Archive for September, 2012

Loyola at 100, Meet Loyola at 50

As our university celebrates its Centennial, take a look back at Loyola’s Golden Anniversary by viewing the 1962 edition of The Wolf.

The student editors well document the university’s history up to that time, and even make some predictions for the future, which, at least partially, look familiar.

Found in the Archives: Holy Name of Jesus Church 1918

Did you know this is how the interior of Holy Name looked upon its completion in 1918? The church took over five years to build and was considered at the time “the largest and handsomest church building in New Orleans” (Times-Picayune, May 30, 1917). The construction was made possible thanks to an extremely generous donation of $150,000 from a Miss Kate McDermott. Remember, that’s in 1918 dollars. Today that sum equates to over 2.25 million. The dedication and consecration of the church took place on Monday, December 9, 1918, and was attended by such notables as His Excellency the Right Reverend John Bonzano, the papal delegate to America, as well as Archbishop John W. Shaw.

For more information about the church check out the Holy Name of Jesus Parish website.

Holy Name of Jesus Church Interior

Holy Name of Jesus Church Interior

Found in the Archives is a recurring series of crazy cool stuff found in the Monroe Library’s Special Collections & Archives.

Explore Historic Newspapers


The Digitizing Louisiana Newspapers Project is a part of the Library of Congress’ Chronicling America program, which makes historic newspapers available online. The project provides access to over 50 titles published between 1860-1922 in Louisiana. Laura Charney, Project Manager of the Digitizing Louisiana Newspapers Project at LSU Libraries Special Collections, will lead a presentation on the history of Louisiana newspapers and the digitization project. Attendees will also learn about using the newspapers for teaching and research.

Date: Thursday, October 11th
Time: 12:30-2 pm
Location: Multimedia Room 2

For further information, contact Malia Willey: mewilley@loyno.edu

One hundred years ago today…

Times-Picayune September 24, 1912, page 9

On September 24, 1912, the Times-Picayune published course information about Loyola’s first semester offerings. In its inaugural year Loyola offered a four year B.A. program, a two year B.S. , and a one year medical course.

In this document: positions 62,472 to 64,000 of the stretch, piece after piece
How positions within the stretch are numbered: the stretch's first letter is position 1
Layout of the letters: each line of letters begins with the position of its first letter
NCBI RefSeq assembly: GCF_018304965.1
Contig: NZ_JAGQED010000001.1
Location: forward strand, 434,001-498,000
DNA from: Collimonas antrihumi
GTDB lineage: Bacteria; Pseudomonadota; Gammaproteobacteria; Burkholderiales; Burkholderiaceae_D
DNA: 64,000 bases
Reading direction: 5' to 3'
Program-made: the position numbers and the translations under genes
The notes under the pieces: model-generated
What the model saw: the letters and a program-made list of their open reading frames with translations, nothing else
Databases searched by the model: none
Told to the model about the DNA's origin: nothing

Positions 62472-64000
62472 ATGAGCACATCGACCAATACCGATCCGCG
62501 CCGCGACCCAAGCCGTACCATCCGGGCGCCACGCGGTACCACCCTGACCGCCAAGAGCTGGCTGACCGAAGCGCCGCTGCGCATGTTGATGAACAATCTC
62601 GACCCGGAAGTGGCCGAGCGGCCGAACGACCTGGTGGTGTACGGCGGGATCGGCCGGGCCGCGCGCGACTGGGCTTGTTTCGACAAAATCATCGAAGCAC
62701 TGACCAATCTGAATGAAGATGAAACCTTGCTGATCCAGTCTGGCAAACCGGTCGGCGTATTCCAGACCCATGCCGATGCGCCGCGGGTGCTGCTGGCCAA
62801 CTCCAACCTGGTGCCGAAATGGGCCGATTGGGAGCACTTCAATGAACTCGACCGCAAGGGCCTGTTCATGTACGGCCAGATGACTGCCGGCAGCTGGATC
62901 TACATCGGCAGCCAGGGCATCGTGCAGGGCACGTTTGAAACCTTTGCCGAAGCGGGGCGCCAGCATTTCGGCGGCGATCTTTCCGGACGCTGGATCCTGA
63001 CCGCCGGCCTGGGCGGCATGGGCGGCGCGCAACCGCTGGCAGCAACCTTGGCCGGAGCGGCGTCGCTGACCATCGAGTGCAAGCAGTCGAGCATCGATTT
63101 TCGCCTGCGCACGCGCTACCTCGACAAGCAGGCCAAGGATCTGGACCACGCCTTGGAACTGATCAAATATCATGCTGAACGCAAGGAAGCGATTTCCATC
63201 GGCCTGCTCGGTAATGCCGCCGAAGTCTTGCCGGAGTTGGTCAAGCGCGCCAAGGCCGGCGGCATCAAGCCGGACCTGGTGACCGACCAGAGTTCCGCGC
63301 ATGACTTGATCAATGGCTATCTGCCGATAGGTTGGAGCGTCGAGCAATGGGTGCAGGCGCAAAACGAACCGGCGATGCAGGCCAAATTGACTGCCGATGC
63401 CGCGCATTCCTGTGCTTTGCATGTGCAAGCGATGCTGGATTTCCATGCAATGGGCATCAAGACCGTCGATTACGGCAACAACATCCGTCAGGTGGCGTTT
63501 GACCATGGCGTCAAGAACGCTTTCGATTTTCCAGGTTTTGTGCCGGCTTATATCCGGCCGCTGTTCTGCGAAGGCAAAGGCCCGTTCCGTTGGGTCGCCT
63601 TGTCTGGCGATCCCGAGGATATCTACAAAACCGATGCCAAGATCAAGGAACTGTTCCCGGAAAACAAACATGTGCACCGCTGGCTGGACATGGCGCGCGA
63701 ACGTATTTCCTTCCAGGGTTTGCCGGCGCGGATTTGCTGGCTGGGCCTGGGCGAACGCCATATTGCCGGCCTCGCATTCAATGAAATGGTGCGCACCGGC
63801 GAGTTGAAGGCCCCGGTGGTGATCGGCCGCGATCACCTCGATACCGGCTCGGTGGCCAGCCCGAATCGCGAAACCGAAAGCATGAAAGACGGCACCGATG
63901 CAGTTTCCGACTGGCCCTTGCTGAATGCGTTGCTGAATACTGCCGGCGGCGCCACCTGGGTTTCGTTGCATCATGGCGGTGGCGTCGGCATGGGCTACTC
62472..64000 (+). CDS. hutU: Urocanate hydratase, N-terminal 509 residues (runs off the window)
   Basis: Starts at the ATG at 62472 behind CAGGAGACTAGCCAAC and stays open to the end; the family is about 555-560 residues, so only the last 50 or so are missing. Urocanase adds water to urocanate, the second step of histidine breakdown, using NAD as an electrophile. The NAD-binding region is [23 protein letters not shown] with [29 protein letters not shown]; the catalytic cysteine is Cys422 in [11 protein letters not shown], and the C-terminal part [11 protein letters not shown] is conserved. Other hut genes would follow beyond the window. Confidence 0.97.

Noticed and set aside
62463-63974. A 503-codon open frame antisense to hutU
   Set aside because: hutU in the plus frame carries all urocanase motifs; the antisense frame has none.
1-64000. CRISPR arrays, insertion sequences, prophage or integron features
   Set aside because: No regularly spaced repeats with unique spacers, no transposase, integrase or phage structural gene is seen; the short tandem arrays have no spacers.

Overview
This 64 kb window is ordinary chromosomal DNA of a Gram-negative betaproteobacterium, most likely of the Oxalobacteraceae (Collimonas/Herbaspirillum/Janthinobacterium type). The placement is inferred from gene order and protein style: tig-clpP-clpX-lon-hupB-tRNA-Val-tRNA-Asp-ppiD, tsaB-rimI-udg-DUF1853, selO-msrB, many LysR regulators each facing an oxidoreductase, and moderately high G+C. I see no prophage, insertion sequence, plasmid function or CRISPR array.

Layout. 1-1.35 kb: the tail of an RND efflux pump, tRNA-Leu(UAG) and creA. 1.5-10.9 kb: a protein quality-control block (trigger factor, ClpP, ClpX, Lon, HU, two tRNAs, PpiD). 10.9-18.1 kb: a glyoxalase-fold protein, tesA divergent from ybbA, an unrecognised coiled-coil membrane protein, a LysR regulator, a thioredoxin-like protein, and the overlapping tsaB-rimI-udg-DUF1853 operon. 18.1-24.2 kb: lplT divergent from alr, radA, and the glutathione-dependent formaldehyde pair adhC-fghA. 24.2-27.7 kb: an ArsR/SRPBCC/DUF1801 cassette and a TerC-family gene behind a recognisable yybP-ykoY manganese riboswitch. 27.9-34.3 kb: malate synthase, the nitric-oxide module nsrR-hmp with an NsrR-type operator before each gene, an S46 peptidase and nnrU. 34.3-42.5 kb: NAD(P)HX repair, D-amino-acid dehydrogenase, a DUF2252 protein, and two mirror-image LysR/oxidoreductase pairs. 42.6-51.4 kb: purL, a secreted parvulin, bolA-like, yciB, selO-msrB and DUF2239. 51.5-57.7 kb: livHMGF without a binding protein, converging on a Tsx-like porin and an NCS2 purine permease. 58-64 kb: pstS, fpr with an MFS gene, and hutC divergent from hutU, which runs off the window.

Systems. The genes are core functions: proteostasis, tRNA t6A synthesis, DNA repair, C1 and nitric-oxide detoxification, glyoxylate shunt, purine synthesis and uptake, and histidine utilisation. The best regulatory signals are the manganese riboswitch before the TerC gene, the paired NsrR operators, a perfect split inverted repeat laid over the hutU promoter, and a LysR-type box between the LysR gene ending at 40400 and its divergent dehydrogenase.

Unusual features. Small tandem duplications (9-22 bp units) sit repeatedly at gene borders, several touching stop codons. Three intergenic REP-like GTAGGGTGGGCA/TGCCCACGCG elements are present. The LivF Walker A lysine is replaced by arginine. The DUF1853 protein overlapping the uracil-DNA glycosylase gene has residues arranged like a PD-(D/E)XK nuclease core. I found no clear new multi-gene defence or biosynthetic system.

See the article in full in the Historic Times-Picayune online here. For more on course offerings in Loyola’s early years, check out the digitized Loyola Bulletins. And for a full and fascinating history of our school, check out the Monroe Library Centennial Exhibit.

Found in the Archives: Mrs. White’s Salon

From our friends at Yale’s Beinecke Rare Book & Manuscript Library comes this recently digitized glimpse of early 20th century African American New Orleans.

Filmed in 1927, the silent footage features Madame White and her employees outside of her Tulane Avenue Beauty Salon.  A look through New Orleans City Directories housed in Special Collections & Archives reveals that Mrs. White’s salon is first listed in 1919, expands to multiple locations over the years, and last appears in 1940.

Solomon Sir Jones, a Baptist minister and amateur filmmaker from Oklahoma, made the film on a trip to New Orleans. The collection of his films, mostly documenting African American communities in Oklahoma, may be found on Yale’s website.

Solomon Sir Jones Film 4 Chapter 4


Found in the Archives is a recurring series of crazy cool stuff found in the Monroe Library’s Special Collections & Archives. And thanks to Yale this time for allowing us to link back to their crazy cool stuff!

Laying of the Marquette Hall Cornerstone

On November 13, 1910, prominent Catholics from around the country gathered here on Loyola’s campus for the laying of the cornerstone of Marquette Hall. According to the Times Picayune of November 14, the cornerstone contained the following items: A cross blessed by Pope Pius X, the names of ecclesiastical and civil authorities, the names of members of the Marquette Association, the names of benefactors and founders, the names of the members of the college faculty, the history of the Jesuit Fathers in Louisiana, the history and charter of the Marquette Association, a button signifying New Orleans as the logical point of the Panama Exposition, newspapers of the city and a letter from President Taft.

Marquette Hall Cornerstone Ceremony

Marquette Hall Cornerstone Ceremony

This image features the visiting dignitaries performing the Cornerstone Laying Ceremony in the shadow of the construction scaffolding for Marquette Hall. The building took less than a year to build, as classes were held there in September, 1911.